Trump Signs Budget Deal, Cuts Medicare Fee in 2019

Alicia Ault


February 09, 2018

WASHINGTON — President Donald J. Trump has signed a massive budget agreement that keeps the government in operation until March 23, but provides funding for many programs for 2 years. It also will cut Medicare physician fees in fiscal year 2019 (FY19), add payment for stroke telemedicine services, and extend many health programs that had expired or were in danger of running out of money soon.

The package was approved by Congress in early morning votes that came after a brief government shutdown, forced by Sen. Rand Paul (R-KY). He blocked earlier voting, saying the spending package added too much to the deficit. The Senate voted 71 to 28 in favor of the package, and the House voted 240 to 186. Most of the Democrats who voted in opposition (119) did so because it was not accompanied by a promise from House Speaker Paul Ryan (R-WI) to take fast action on the future of immigrants who were brought here illegally as children and whose protected status expires on March 5.

The spending package will cost about $320 billion over 10 years, according to the Congressional Budget Office (CBO). It lifts mandatory spending caps for 2 years, increasing defense and nondefense spending. It then reimposes those caps (known as sequestration), which largely pay for the package, said the CBO.

According to an analysis by Politico, the 2-year extension of some Medicare policies — including physician fee cuts — will provide about $38 billion in offsets.

Under the 2015 Medicare Access and CHIP Reauthorization Act (MACRA), physicians were due to receive a 0.5% fee increase in 2018 and 2019. But the 2014 Protecting Access to Medicare Act (PAMA) — which is reviewing misvalued codes — has essentially overridden the MACRA update. Physician organizations had asked Congress to restore the 0.5% MACRA cut. The fee cut will remain at 0.5% in 2018 and will be reduced to 0.25% in FY19.

The continuation of PAMA-related cuts is "contrary to Congress' intent under the Medicare Access and CHIP Reauthorization Act to ensure positive and stable payments to doctors as they transition to new delivery models," said American College of Physicians President Jack Ende, MD, in a statement. "ACP calls on Congress to enact permanent relief from the PAMA cuts."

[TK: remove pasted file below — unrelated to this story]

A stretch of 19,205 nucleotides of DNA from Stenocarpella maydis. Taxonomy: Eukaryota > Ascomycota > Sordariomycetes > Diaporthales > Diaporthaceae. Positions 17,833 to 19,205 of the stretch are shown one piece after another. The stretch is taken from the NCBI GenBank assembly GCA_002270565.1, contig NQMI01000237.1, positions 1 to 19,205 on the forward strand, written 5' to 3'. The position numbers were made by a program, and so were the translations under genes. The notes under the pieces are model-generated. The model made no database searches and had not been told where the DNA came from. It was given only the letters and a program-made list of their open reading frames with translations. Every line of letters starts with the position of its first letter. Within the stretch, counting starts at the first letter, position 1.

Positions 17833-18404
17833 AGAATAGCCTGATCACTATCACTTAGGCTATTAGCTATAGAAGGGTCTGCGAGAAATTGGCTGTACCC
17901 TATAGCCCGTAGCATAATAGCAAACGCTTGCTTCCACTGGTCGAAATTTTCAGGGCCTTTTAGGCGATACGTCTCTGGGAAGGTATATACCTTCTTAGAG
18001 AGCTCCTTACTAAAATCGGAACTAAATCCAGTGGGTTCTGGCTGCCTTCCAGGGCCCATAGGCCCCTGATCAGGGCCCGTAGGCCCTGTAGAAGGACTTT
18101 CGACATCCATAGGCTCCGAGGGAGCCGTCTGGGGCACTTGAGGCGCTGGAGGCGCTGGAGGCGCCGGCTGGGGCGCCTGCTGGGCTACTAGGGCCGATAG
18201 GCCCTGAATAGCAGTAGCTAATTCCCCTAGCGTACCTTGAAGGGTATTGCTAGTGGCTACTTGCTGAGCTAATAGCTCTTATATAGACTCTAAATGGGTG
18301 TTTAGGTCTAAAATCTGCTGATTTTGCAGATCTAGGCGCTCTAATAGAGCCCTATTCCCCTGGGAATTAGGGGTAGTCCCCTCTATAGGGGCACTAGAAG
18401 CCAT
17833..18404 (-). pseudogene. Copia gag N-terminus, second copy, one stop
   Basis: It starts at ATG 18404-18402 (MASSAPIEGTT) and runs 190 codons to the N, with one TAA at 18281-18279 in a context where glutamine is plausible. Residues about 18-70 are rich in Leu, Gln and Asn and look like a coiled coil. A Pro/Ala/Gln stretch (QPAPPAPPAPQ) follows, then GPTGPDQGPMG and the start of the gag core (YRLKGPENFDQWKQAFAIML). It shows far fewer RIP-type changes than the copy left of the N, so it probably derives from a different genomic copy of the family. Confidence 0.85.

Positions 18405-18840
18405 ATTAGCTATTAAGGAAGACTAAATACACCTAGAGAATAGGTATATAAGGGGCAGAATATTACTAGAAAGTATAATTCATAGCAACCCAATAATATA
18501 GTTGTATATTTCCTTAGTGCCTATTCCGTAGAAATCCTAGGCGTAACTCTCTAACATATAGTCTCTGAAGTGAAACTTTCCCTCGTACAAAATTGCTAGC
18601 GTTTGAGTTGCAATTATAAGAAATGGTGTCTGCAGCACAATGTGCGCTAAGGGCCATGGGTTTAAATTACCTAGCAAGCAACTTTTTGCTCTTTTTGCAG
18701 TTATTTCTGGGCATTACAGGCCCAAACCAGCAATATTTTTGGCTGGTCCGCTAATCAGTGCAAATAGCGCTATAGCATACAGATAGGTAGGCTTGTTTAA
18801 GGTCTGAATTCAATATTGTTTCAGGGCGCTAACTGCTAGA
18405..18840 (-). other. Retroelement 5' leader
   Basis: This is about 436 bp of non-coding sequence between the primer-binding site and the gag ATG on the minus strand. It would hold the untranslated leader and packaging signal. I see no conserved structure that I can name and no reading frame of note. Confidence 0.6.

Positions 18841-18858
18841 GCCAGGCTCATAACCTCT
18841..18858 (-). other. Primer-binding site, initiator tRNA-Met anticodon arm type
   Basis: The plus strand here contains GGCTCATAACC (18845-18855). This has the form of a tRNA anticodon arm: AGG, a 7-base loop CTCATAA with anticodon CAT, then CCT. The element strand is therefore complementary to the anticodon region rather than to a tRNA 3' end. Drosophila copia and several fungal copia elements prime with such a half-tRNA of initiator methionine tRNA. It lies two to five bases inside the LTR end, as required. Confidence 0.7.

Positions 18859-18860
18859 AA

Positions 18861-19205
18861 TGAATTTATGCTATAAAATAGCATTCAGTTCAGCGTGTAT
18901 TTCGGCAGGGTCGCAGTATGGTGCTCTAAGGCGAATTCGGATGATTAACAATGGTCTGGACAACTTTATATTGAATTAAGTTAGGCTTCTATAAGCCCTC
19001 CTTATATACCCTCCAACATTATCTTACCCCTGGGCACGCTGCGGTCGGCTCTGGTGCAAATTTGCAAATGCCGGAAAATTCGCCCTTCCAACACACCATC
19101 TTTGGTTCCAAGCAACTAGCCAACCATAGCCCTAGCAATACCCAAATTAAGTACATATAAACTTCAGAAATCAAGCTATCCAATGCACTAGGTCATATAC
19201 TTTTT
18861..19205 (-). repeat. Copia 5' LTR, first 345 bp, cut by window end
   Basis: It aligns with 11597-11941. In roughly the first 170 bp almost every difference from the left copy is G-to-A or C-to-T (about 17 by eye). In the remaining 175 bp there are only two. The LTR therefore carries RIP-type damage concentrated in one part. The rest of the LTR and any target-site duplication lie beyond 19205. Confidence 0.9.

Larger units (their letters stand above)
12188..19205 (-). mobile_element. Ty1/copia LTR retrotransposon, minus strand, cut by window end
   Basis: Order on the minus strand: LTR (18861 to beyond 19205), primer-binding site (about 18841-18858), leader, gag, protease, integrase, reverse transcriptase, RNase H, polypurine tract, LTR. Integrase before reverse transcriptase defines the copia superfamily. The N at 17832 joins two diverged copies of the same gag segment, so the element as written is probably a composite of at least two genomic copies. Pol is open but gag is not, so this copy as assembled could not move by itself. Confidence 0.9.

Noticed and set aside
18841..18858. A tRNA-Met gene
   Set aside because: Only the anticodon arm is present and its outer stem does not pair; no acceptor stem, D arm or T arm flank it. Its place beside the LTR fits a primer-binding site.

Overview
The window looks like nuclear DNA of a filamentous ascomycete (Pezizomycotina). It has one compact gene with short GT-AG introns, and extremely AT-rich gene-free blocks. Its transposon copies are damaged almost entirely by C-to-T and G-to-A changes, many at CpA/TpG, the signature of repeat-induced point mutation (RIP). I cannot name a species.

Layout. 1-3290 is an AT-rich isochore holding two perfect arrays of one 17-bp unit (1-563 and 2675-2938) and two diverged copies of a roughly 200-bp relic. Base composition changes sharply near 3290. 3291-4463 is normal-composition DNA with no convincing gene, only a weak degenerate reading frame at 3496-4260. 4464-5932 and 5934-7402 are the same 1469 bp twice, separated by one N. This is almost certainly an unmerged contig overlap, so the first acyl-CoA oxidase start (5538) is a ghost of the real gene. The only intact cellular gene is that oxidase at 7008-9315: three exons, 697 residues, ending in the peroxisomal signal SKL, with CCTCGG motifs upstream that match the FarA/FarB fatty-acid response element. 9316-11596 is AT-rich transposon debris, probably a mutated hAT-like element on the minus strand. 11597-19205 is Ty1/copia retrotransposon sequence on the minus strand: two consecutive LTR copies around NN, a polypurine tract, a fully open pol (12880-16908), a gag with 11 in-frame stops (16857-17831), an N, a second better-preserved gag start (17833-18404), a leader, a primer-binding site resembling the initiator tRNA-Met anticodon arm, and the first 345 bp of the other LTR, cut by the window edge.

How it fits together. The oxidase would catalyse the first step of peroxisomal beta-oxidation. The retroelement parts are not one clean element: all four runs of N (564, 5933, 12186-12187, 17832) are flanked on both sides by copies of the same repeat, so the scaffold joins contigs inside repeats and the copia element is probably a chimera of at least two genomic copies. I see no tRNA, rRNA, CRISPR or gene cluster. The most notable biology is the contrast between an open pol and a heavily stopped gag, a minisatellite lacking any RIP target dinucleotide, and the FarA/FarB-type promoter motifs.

The budget package did include a new Medicare payment, which will begin in 2021, for a telemedicine neurologic consult for patients who present to hospitals or mobile stroke units. The bill incorporates the Furthering Access to Stroke Telemedicine Act of 2017 (HR 1148), which was introduced by Rep. Morgan Griffith (R-VA) and Rep. Joyce Beatty (D-OH).

The bill also expands coverage of telemedicine services offered by Medicare Advantage Plans and Accountable Care Organizations.

In addition, members of the House succeeded in adding a technical correction to the Merit-Based Incentive Payment System. That was welcome news to the American Society of Clinical Oncology. "This move will ensure that quality payment adjustments under the program are applied only to fee schedule services, ensuring fairness and that patients with cancer can continue to have access to high-quality care," said ASCO President Bruce E. Johnson, MD, FASCO, in a statement. ASCO strongly advocated for the change, he said.

The package also includes the following:

  • A restoration of funding for federally supported community health centers, many of which had begun laying off staff. The program lost its funding in September. The clinics, which mostly serve low-income Americans, would get $7 billion over the next 2 years.

  • An additional 4-year extension of the Children's Health Insurance Program (CHIP), which had received a 6-year extension in the continuing resolution that was approved in January.

  • $6 billion for the opioid epidemic, which will go toward state grants, public prevention programs, and law enforcement.

  • Elimination of Medicare's Independent Payment Advisory Board.

  • $500 million over the next 2 years for the National Health Service Corps, and an additional $363 million over the 2 years for the Teaching Health Center Graduate Medical Education program.

  • A permanent repeal of Medicare's coverage limit on physical therapy, speech-language pathology, and outpatient treatment.

  • A 5-year extension of the Maternal, Infant, and Early Childhood Home Visiting Program, which helps guide low-income, at-risk mothers in parenting.